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Egypt protesters unmoved by talks

Egypt protesters unmoved by talks

Talks between the Egyptian government and opposition groups on tackling the country's political crisis have failed to end protests in central Cairo.

Crowds of protesters, who have occupied the city's Tahrir Square for two weeks, say they will only leave when President Hosni Mubarak stands down.

The government offered a series of concessions at Sunday's talks, but the opposition said they were not enough.

US President Obama has said Egypt will not "go back to what it was".

Opposition groups met members of the government on Sunday to discuss how to resolve the stand-off which has paralysed the country and left some 300 people dead.

Vice-President Omar Suleiman hosted the talks. Six groups were represented, including a coalition of youth organisations, a group of "wise men" and the banned Muslim Brotherhood in its first ever meeting with the government.

For the moment the talks don't seem to be going anywhere.

There is a stalemate and there are two kinds of pillars to this: one of President Mubarak not going anywhere, and the other of the protesters not going anywhere.

There is an illusion growing that normal life is returning to Cairo. I can tell you it's not very normal.

Yes, shops and banks are reopening to a limited extent, but I walked along one of the main thoroughfares, the Corniche el Nil, and outside the information ministry there are 18 pieces of heavy armour, including battle tanks. This is not a city that's going back to normal life any time soon.

Egyptian state TV said the participants had agreed to form a joint committee of judicial and political figures tasked with suggesting constitutional amendments.

But opposition leaders said they were sceptical of the government's motives and that the measures did not go far enough.

The Muslim Brotherhood said it would only take part in future talks if the government made progress on meeting its demands that Mr Mubarak resign, parliament be dissolved, emergency laws lifted and all political prisoners released.

Senior Brotherhood figure Essam el-Erian told reporters the authorities had responded to some of the demands but only in "a superficial way."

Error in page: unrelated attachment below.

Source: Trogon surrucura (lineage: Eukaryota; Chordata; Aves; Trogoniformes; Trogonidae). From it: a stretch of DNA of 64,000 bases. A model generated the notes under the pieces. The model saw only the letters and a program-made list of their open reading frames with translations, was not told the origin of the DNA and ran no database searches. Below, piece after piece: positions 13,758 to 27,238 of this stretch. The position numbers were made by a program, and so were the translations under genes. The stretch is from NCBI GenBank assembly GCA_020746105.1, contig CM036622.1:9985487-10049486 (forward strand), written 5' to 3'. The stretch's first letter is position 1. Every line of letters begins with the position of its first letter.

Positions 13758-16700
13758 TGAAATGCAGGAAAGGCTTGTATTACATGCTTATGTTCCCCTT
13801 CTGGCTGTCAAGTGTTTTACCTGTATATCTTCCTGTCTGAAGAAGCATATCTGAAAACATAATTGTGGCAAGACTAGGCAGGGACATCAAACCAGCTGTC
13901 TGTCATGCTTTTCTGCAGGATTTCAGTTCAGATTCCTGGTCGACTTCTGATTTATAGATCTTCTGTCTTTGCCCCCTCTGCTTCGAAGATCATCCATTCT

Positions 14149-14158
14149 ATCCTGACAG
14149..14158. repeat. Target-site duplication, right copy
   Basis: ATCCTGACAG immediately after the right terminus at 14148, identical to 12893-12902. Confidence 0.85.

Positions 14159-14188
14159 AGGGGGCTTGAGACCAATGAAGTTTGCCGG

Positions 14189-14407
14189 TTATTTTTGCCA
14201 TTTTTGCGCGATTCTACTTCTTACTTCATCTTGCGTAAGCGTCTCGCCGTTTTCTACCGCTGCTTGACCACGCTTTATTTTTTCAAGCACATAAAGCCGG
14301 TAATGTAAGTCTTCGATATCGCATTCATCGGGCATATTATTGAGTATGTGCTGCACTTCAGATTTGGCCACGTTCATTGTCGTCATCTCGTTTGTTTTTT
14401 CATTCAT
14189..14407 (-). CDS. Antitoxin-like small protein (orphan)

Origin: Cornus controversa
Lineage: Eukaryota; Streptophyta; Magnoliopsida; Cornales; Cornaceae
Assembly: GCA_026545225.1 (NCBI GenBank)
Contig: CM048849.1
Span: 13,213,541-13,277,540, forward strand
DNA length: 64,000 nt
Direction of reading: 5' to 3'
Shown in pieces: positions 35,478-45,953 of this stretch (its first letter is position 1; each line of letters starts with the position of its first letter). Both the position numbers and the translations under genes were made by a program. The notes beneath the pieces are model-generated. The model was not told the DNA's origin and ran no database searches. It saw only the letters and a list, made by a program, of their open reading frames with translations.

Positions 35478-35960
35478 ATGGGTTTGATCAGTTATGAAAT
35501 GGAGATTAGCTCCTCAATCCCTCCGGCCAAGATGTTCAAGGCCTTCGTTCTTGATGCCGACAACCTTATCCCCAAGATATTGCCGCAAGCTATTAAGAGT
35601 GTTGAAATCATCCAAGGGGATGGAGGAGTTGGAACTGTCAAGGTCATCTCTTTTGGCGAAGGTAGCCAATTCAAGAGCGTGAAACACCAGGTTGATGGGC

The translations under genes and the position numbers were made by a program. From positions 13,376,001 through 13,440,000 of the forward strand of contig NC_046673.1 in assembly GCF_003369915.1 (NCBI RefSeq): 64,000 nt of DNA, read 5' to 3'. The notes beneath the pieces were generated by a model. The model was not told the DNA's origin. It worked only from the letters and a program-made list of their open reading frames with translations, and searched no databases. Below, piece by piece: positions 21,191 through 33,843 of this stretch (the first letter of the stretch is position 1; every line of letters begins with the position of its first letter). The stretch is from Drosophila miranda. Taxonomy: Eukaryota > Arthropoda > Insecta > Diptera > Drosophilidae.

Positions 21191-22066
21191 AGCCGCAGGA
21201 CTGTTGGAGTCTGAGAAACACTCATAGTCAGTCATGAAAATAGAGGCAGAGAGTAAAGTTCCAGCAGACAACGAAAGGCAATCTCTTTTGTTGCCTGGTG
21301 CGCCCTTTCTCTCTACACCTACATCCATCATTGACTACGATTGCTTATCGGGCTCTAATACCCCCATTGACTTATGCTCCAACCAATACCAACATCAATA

Meanwhile, one Egyptian security officer was injured when four rocket-propelled grenades were fired at a security forces barracks in Rafah on the Gaza Strip border, officials said. It was not immediately clear who was behind Monday morning's attack.

'Grapple with reality'

Leading opposition figure Mohamed ElBaradei - who was not at the talks but sent a representative to meet Vice-President Suleiman separately - described the process as "opaque".

He said he was proposing a one-year transitional period where Egypt would be run by a three-member presidential council as it prepared for elections.

President Mubarak has so far refused to resign, saying that to do so would cause chaos. He has instead said he will not stand for re-election in September.

But US President Barack Obama has insisted that an "orderly transition" must begin immediately.

In an interview with Fox news on Sunday, he said: "The Egyptian people want freedom, they want free and fair elections, they want a representative government, and so what we've said is, you have to start a transition now."

He added that the US could not dictate to Mr Mubarak what he should do, but that it could advise him "the time is now for you to start making a change in that country".

Later on Sunday, US Secretary of State Hillary Clinton appeared to caution Egypt against a rush to replace its leader of 30 years.

"As I understand the constitution, if the president were to resign, he would be succeeded by the speaker of the house, and presidential elections would have to be held in 60 days," she said.

"Now the Egyptians are going to have to grapple with the reality of what they must do."

Mrs Clinton also praised Mr Mubarak for the compromises he had already put in place, including his pledge that neither he nor his son, Gamal, would run for office in the next elections.

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Muslim Brotherhood

  • Egypt's oldest and largest Islamist organisation
  • Founded by Hassan al-Banna in 1928
  • Has influenced Islamist movements worldwide
  • Mixes political activism with charity work
  • Banned from open political activity
  • Rejects use of violence and supports democratic principles
  • Wants to create a state governed by Islamic law
  • Slogan: "Islam is the Solution"

It was widely believed that Gamal Mubarak was being groomed to take over the leadership from his father.

"They have to be viewed as an important set of steps that he has taken," the AFP news agency quoted Mrs Clinton as saying.

Tens of thousands again joined demonstrations in Cairo and other cities on Sunday, although the authorities have been attempting to restore a sense of normality to the capital.

The government is seeking to revive an economy said to be losing at least $310m (£192m) a day.

Many shops, factories and the stock exchange have been closed, and basic goods have been running short.

On Sunday banks in Cairo opened for the first time in a week, drawing long queues as people waited to withdraw money.

Correspondents say many Egyptians have been wondering how quickly daily life will return to normal regardless of the outcome of the struggle for power.

Posted on Monday 7th February 2011

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